FOREIGN NATIONALS AFFECTED BY XENOPHOBIC ATTACKS IN SOUTH AFRICA EARLY THIS YEAR WANT TO MOVE TO A THIRD COUNTRY
(South African Nigel Kabise keeping some of the children of the foreign nationals busy in various sporting events at the Hope Farm)
(Mr Ray Wartnaby and his wife, Ray, with two of the 138 foreign nationals they have given sanctuary on their farm, Hope Farm, situated near the farming town of Cato Ridge, about 40km west of the South African city of Durban)
FOREIGN NATIONALS GRATEFUL TO FARMING COUPLE WHO HAD COME TO THEIR ASSISTANCE INSPITE OF BEING BULLIED BY A LOCAL AUTHORITYBy Subry Govender
While refugees and migrants from north Africa and the Middle East struggle to find safe sanctuaries in some European countries, there's a group of foreign nationals in South Africa who still find themselves in a state of insecurity, six months after being displaced by xenophbic attacks early this year.
The foreign nationals - including 64 children - mainly from the DRC and Burundi - have been living on a farm about 40km west of the city of Durban for the past two months after being ejected from a shut down refugee camp in a residential area called Chatsworth in Durban. They are part of the more than 5 000 foreign nationals who either went back to their home countries in Zimbabwe, Malawi, Tanzania and Mozambique or reluctantly re-joined the general South African society.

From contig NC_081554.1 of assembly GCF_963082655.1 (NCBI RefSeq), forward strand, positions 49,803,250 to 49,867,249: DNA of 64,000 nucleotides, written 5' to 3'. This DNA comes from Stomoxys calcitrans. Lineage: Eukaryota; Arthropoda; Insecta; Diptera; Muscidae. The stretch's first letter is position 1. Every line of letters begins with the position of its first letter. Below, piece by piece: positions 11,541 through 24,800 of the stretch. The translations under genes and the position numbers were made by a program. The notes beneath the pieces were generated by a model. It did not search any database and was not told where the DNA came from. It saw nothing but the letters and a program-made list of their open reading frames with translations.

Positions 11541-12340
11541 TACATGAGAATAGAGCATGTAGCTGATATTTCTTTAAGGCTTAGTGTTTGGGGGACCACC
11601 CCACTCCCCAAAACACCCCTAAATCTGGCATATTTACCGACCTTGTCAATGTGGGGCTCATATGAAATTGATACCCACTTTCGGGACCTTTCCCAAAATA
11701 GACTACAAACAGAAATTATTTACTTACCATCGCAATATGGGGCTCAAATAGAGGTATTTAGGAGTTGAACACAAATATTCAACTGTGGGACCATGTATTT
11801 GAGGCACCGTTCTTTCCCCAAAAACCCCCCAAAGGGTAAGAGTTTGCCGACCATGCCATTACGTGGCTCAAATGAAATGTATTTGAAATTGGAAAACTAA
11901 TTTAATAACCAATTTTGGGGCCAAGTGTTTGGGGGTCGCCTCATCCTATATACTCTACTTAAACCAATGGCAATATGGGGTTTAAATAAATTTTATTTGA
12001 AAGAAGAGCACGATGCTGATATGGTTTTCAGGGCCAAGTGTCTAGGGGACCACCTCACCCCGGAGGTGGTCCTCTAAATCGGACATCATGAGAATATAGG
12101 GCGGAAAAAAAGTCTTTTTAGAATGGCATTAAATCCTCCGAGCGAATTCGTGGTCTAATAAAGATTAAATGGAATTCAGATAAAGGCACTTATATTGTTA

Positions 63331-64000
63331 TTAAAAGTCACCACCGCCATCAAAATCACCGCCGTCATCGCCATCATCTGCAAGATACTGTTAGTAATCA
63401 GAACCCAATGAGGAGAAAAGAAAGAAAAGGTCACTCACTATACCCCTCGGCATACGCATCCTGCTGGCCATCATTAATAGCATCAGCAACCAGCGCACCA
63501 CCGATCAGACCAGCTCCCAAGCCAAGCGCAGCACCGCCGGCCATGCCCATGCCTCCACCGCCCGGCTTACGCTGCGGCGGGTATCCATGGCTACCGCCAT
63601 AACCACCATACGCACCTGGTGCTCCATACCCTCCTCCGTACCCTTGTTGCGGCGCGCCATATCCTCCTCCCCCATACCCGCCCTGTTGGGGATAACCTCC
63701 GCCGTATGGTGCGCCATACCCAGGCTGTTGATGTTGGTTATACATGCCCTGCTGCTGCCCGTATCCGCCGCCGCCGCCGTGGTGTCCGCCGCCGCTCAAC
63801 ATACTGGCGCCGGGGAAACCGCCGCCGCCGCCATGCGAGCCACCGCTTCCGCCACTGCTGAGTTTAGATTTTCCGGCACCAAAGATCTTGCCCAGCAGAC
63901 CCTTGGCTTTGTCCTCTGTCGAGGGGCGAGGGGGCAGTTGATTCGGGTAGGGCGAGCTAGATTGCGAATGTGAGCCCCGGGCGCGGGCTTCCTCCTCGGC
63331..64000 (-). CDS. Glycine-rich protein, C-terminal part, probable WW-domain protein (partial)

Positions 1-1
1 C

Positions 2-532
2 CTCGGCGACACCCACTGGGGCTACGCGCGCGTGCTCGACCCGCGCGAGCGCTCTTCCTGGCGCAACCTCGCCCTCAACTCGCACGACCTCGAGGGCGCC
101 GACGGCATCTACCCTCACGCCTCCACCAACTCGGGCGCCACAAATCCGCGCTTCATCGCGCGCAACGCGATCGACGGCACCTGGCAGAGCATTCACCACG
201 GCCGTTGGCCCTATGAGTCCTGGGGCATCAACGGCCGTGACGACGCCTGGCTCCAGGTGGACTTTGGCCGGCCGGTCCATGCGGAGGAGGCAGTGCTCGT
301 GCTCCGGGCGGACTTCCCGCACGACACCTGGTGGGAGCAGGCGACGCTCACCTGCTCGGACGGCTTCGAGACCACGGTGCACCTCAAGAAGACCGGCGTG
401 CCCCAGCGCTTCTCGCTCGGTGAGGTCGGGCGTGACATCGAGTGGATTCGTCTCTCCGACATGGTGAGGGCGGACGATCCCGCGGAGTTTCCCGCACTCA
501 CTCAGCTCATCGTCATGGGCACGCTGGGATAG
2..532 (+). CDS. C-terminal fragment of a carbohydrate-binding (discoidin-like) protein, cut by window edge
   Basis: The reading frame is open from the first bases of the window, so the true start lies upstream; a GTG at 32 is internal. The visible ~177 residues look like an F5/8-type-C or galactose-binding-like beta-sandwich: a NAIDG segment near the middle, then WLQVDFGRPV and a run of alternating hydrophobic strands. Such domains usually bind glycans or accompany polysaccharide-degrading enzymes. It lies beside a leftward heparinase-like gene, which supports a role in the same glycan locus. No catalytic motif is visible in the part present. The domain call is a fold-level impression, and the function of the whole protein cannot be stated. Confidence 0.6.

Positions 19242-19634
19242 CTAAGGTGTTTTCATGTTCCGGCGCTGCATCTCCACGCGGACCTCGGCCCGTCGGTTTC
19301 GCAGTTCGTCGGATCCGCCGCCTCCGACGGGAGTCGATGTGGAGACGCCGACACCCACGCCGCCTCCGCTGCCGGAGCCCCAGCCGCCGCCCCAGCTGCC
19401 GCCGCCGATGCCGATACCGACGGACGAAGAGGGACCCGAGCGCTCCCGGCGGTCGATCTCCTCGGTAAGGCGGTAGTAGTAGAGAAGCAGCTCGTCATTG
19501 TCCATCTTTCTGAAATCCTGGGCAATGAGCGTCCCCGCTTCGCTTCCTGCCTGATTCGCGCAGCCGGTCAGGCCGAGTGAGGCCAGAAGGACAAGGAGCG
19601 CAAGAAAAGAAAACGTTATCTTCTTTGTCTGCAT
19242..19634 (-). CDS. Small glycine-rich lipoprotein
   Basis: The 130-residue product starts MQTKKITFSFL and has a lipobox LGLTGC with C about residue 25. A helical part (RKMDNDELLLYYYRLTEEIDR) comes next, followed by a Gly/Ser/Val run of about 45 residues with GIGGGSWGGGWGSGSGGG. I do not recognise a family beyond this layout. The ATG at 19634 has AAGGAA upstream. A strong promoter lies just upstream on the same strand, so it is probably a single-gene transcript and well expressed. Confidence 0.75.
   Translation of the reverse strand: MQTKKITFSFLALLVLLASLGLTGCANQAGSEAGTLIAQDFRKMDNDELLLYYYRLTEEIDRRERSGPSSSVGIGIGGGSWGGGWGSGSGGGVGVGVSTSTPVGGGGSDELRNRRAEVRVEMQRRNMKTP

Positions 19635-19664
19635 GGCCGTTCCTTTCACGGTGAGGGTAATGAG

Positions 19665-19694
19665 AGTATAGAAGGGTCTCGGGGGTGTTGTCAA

These traumatised refugees are facing another battle after the farming couple, Mr Andrew and Mrs Ray Wartnaby, who offered them the sanctuary, have been ordered by a nearby local authority to evict the foriegn nationals.
I visited the farm on Monday, August 31, and spoke to the Wartnabys and the refugees about the latest situation in which they find themselves in.
The farm is situated about 6km from Cato Ridge, a farming town situated about 40km from the coastal city of Durban in South Africa.
When I arrived there in the early hours of Monday morning, I found Andrew and Ray Wartnaby busy and running around to attend to the needs of the affected foreign nationals.
There were also a number of volunteers who were taking care of the children in a make-shift pre-school.
The innocent souls are totally unaware of the trauma that their parents are being subjected to as foreign nationals.
(Mr Patrick Rashid Lubosha of the DRC with another xenophobic attack victim at Hope Farm)
Andrew and Ray Wartnaby's farm is called "Hope Farm" and they have been running their self-sufficient property for the past 11 years. They have always provided sanctuary to displaced people, especially children, because of their commitment to the values and principles of the Christian faith.